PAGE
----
Recent figures from the Office for National Statistics (ONS) have revealed the rising trend for young adults living at home with their parents.
Over one in four people aged between 20 and 34 years old are currently living at home with their parents. Classed as ‘non-dependent’ children by the ONS, this equates to a 1.3 million in 2019, an increase of 46.2% over the past two decades.
Closer study of the figures confirms that over this time period men have been more likely than women to still live at home, with 31.4% of men aged 20 to 34 living with their parents, compared to 19.9% of young women.Over one in four people aged between 20 and 34 years old are currently living at home with their parents. #demographictrends #multi-generationalhouseholds Click To Tweet
The ONS states that there have been a number of reasons for this, with the first being that there has been a decline in home ownership among young people.
The percentage of young adults owning their home decreased from 55% in 1996 to 30% in 2015 for 25 to 29 year olds, and 68% to 46% for 30 to 34 year olds. Saving for a deposit is often seen as one of the biggest hurdles to owning your own home, with the size of deposits paid remaining over 20% of the purchase price on average.
Another financial reason that might affect when young adults are able to leave the parental home could be changes to housing benefit entitlement for those under 35.
However, according to the ONS, there are other factors also driving this trend. The first is that there are now delays in formalising relationships, with the average age at first marriage for men in England and Wales being 32 in 2012, compared to 29 in 1996. This was slightly lower for women at 30 in 2012, and 27 in 1996.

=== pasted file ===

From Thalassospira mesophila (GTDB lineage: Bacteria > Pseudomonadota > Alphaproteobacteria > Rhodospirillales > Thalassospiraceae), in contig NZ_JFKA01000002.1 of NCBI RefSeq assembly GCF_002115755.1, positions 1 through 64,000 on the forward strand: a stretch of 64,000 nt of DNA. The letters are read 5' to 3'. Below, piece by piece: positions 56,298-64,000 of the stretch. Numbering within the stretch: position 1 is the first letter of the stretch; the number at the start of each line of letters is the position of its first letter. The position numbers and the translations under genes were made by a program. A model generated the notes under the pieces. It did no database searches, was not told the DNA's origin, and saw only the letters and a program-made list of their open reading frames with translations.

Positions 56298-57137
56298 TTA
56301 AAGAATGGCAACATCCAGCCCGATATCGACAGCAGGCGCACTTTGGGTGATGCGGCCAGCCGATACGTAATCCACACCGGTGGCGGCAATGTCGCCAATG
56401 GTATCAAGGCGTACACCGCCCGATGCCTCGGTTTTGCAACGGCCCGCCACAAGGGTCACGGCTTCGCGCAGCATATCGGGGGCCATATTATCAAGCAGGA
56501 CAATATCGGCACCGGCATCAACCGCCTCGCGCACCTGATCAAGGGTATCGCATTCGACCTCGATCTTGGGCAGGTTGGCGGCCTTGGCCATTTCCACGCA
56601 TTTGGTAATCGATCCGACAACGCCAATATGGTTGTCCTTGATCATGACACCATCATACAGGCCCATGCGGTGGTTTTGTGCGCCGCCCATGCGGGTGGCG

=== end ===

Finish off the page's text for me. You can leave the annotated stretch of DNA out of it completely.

The arrival of the first child was often a driver in the formalisation of relationships, and the average age for women in England and Wales to have their first baby was 29 in 2014 compared to 27 in 1996.
Added to this, increasing numbers of young adults are staying in education longer – in 2015 1.9million 18-to-24-year-olds were in full-time education compared to 1.1 million in 1996. To reduce costs while at university, many are choosing to stay in the parental home, with 24% of UK undergraduates living with their parents in 2014 compared to 12% in 1996.
So why does this matter?
The rise of the multi-generational household will have a significant affect on how houses are designed and built in the future, which will present both challenges and opportunities for brands.
Consumer and behavioural futurist Will Higham told Trend-Monitor that he believes this will have a particular impact on kitchens and bathrooms.
“You need to have more bathrooms if you’ve got more people in a home, but also the bathroom needs to be functional for all generations. They need to be safe with more rails as well as offer an escape for people to get away from the big household. This trend is also going to accelerate the kitchen diner and kitchen as a social place.”Will Higham, Consumer Futurist